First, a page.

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Spotlight Series

Spotlight: C&

Continuing our week highlighting the work of C&, today we bring you An Paenhuysen’s interview with French-Guyanese-Danish media artist Tabita Rezaire, who talks about decolonization, health, politics, collaboration, and the West’s discovery of African art. This conversation was originally published on July 5, 2016.

Tabita Rezaire. Portrait from Cunty Party. Courtesy of the Artist and C&.

Tabita Rezaire. Portrait from Cunty Party. Courtesy of the Artist and C&.

An Paenhuysen: You call yourself a “warrior–healer.” Could you tell us a little about the wounds you’re healing with your art?

Tabita Rezaire: Survival hurts, for every conscious being. Yet, for some it’s harder as the society they live in devaluates their existence or consistently persecutes their lives. Internalized and accumulated pains from generational, ancestral, or experienced traumas make one’s ability to navigate the world a struggle. These traumas may manifest in different ways, but I believe they all stem from severe disconnections. We are disconnected from the earth, from each other, from our own selves, and from the universe. A warrior–healer is seeking to restore energetic balance on all those levels. Because fighting alone is consuming and draining, if you don’t have tools to nurture your energies you’ll burn out.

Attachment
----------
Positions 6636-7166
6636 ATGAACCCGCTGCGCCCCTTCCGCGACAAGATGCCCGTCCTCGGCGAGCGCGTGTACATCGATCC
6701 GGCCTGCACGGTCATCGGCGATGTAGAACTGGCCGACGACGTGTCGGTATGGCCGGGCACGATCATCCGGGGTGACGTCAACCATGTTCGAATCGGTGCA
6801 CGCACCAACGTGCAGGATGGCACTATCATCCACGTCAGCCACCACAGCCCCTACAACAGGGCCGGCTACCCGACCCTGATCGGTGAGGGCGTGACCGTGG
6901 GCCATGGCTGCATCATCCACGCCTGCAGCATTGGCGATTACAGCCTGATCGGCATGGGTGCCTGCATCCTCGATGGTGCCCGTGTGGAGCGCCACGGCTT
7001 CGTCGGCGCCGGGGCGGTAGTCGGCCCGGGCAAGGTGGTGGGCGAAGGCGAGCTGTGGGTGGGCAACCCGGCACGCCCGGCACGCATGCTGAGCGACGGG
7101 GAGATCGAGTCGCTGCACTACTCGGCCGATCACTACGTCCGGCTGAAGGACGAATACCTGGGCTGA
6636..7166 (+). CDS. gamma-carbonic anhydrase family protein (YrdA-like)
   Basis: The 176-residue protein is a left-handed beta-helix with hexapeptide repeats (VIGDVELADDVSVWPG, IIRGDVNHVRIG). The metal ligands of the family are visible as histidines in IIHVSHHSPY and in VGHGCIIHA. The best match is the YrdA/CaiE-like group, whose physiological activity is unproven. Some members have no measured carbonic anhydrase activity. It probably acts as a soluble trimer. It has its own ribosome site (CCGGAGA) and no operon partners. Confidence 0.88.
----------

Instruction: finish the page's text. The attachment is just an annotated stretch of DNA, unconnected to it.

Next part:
AP: The mind-spirit-body pollution inflicted through White Western dominance is a topic in your work on all levels: from visual language to food. Yet your major focus and tool is the internet. Why?

TR: Well it isn’t, I just get asked about this more. All realms of our realities need to be decolonized. Because it is our health that needs to be politicized. And our health is equally threatened by our diet, the shaming of our cultures, the fetishization of our bodies, the murders of our siblings, and the technologies that we use. I don’t impose a hierarchy on what needs to be dismantled. It is the whole colonial-capitalist-patriarchal-scientific-technological-medical-penal-educational complex that needs to be taken down. For this to happen, we need to reconnect and decolonize on all levels and become response-able. That is a commitment and a long journey: Healing takes time. Healing is hard. Healing hurts. And it is not linear. We’ll collapse again and again, but each time we’ll be able to deal better with what’s to come.

Read the full conversation here.